My Share of the Task: A Memoir
By Steven Martinovich
War, as Karl von Clausewitz once argued, was a political instrument. If true, that makes even generals mere variables for politicians to consider in the grand game. Gen. Stanley McChrystal (Ret.) learned that lesson in 2010 when he was forced to resign his command of the International Security Assistance Force in Afghanistan after appearing to obliquely criticize U.S. President Barack Obama in a Rolling Stone article. A career that was impressive by any measure was instantly ended by simply by McChrystal forgetting that he was a political instrument.
McChrystal recently broke his silence after his unceremonious end with My Share of the Task: A Memoir, a chronicle of his career which spends much of its time on the wars in Iraq and Afghanistan. Though ultimately a satisfying tour of McChrystal’s military life and the recent history he’s help make, it also frustrates because he manages to be transparent about his thinking about fighting war and the mistakes he’s made while in command but largely avoids exploring the event which prematurely ended his most prominent role on the international stage.
My Share of the Task moves fairly quickly through the early part of McChrystal’s career which included West Point and command positions with the 82nd Airborne Division, 7th Special Forces Group and the 75th Ranger Regiment, and fellowship positions with the John F. Kennedy School of Government and the Council on Foreign Relations. Though he writes matter-of-factly about his early career, it’s fairly obvious that McChrystal must have been recognized early on by his superiors as one of those soldiers whose mind was obviously as fit as his body.
The book moves into a higher gear with the wars in Afghanistan in Iraq. There, as field commander of Special Forces elements from several branches of the military, McChrystal recounts his efforts to make operations in those countries as efficient as possible. He manages to integrate the operations of SEALs, Rangers, Green Berets and others into a cohesive force that is capable of striking high profile targets on short notice. Operational tempo increases to the point that al-Qaida and the Taliban are reeling from the gutting of entire layers of management and operational capability. With careful diplomacy he manages to lessen resistance from the rest of the military who initially view his forces as prima donnas who monopolized valuable assets.
From there McChrystal assumes command over all forces in Afghanistan – a country that is obviously close to his heart – and brings his drive for efficiency and results to that war. As ISAF commander he is in regular contact with the governments of both Barack Obama and Hamid Karzai and the reader can detect that he is torn between the rational, though perhaps unrealistic, demands for progress coming from the White House and Karzai’s need to balance the competing demands of hundreds of tribes, growing resistance to the presence of foreign troops and a nation only in the rudimentary steps of rebuilding a civil society torn apart by three decades of inhumane war.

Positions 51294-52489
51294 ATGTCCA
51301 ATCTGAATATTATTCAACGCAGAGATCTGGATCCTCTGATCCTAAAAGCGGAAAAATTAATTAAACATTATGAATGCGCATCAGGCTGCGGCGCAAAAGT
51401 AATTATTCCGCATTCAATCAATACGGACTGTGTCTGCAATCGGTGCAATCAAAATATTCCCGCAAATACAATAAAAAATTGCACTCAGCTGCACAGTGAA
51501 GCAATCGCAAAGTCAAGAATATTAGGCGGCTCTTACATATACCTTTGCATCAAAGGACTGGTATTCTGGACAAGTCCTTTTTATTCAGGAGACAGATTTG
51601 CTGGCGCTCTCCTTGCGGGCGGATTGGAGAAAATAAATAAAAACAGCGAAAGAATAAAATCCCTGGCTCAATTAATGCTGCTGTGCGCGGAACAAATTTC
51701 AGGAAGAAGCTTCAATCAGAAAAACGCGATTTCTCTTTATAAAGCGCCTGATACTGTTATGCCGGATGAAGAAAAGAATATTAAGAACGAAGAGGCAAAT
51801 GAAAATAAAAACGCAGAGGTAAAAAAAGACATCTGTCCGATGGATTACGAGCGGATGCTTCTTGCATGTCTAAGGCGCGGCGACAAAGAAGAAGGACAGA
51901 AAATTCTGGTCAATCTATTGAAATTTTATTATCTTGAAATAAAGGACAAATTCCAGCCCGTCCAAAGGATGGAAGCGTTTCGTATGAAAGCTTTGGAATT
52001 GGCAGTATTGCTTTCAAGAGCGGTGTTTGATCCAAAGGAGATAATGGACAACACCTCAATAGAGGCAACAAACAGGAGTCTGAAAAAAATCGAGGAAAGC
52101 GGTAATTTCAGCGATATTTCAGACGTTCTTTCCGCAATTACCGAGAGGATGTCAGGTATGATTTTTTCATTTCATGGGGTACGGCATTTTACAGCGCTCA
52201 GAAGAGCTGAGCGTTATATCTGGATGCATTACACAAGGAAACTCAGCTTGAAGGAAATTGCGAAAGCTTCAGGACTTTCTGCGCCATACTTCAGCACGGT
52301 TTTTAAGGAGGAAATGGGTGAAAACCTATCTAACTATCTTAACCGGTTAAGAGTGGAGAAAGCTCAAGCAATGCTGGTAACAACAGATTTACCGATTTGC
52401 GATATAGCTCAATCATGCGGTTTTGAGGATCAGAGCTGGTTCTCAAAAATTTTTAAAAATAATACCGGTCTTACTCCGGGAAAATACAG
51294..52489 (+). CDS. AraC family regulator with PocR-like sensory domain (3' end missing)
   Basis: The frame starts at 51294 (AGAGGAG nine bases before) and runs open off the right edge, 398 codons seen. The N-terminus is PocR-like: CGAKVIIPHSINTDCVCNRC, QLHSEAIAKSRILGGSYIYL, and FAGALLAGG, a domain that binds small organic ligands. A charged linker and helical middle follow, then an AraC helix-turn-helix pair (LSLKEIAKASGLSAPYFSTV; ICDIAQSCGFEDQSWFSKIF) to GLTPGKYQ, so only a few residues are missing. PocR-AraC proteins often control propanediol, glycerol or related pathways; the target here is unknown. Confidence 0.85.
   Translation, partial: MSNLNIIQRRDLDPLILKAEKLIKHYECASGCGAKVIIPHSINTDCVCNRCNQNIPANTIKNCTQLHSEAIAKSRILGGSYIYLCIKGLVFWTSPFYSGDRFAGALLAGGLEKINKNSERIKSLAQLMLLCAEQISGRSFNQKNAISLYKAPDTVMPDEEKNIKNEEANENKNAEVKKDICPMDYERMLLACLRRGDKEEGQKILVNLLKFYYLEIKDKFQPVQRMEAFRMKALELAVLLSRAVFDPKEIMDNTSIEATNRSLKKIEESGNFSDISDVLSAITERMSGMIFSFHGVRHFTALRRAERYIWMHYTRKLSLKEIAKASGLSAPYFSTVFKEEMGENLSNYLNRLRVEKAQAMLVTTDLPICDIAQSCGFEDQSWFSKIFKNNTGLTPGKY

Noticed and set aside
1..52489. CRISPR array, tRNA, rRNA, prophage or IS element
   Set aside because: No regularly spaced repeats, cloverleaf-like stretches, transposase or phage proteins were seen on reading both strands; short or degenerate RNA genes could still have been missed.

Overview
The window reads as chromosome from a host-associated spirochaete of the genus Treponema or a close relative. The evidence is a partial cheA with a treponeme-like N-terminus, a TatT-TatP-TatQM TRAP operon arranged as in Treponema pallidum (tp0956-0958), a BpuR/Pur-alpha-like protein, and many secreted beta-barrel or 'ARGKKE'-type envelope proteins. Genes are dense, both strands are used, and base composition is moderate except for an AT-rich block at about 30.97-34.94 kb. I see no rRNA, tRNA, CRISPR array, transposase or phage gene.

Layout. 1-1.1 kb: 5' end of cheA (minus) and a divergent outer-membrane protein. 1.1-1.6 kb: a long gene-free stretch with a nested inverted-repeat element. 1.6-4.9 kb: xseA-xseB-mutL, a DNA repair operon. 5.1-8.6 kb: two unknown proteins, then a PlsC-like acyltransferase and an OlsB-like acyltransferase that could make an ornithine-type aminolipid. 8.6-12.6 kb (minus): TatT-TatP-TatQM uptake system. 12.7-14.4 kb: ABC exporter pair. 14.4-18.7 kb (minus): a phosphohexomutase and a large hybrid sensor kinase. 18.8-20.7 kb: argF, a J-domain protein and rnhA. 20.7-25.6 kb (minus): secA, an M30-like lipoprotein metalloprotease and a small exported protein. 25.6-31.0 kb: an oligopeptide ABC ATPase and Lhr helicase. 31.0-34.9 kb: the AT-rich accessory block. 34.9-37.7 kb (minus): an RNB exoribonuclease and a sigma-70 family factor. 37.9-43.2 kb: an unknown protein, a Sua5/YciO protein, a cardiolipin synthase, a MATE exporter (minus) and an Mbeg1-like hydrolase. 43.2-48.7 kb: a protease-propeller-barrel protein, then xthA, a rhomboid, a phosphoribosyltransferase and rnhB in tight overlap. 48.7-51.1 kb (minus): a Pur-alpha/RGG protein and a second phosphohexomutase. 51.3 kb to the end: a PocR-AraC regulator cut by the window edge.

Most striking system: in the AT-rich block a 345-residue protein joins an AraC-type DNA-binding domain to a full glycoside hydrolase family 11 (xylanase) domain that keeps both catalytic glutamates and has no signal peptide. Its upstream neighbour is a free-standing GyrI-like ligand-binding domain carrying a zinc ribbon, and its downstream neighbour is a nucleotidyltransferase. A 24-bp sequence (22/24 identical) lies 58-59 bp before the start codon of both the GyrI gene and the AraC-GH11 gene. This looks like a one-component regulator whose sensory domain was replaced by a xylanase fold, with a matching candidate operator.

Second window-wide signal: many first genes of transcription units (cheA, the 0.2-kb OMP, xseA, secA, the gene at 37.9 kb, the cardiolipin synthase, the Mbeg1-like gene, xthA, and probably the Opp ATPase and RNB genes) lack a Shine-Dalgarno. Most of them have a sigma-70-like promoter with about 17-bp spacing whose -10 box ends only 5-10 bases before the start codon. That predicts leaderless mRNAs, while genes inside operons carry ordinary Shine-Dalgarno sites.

In most respects – at least to the extent that he is able to talk about events that are still considered sensitive – McChrystal is fairly open. He freely admits mistakes in all aspects of his life, whether in command of soldiers, errors in thinking or his personal life. It is with some surprise then that the Rolling Stone article which effectively ended his career isn’t thoroughly explored. We have the magazine’s version of events, an apology by McChrystal and a Pentagon report which disputed several of its primary assertions but McChrystal himself largely discusses the article at arm’s length. What were McChrystal’s real feelings about the way that the Obama administration was prosecuting the war in Afghanistan and was he dismissive of Joe Biden’s opinion of the war?
Indeed, it is only after the epilogue that the reader might even realize that McChrystal offers very few opinions of the political leadership in the United States and its demands in how the wars would be fought. Although we can occasionally sense his frustration with the political manoeuvring over troop levels and what the missions in Afghanistan and Iraq should be, McChrystal sticks true to the tradition of soldiers and leaves the politics to the politicians. Though somewhat understandable – Americans have perhaps had enough of retired generals with strong opinions – McChrystal’s proximity to historically important events begs for at least some editorializing about their authors.
This flaw is hardly fatal to My Share of the Task and it is a fascinating view into the career of an impressive man and the events he helped influence. War was revolutionized in Iraq and Afghanistan thanks to a confluence of high technology, transnational actors, cultural and religious factors and a military that once again needed to learn how to fight an amorphous enemy. Through leadership in both men and ideas McChrystal helped shaped modern warfare even though much of the praise seems to go to his successor in Afghanistan. The wars sparked by September 11, 2001 have prompted many books by people in uniform but few are essential as My Share of the Task.
Steven Martinovich is the founder and editor of Enter Stage Right.
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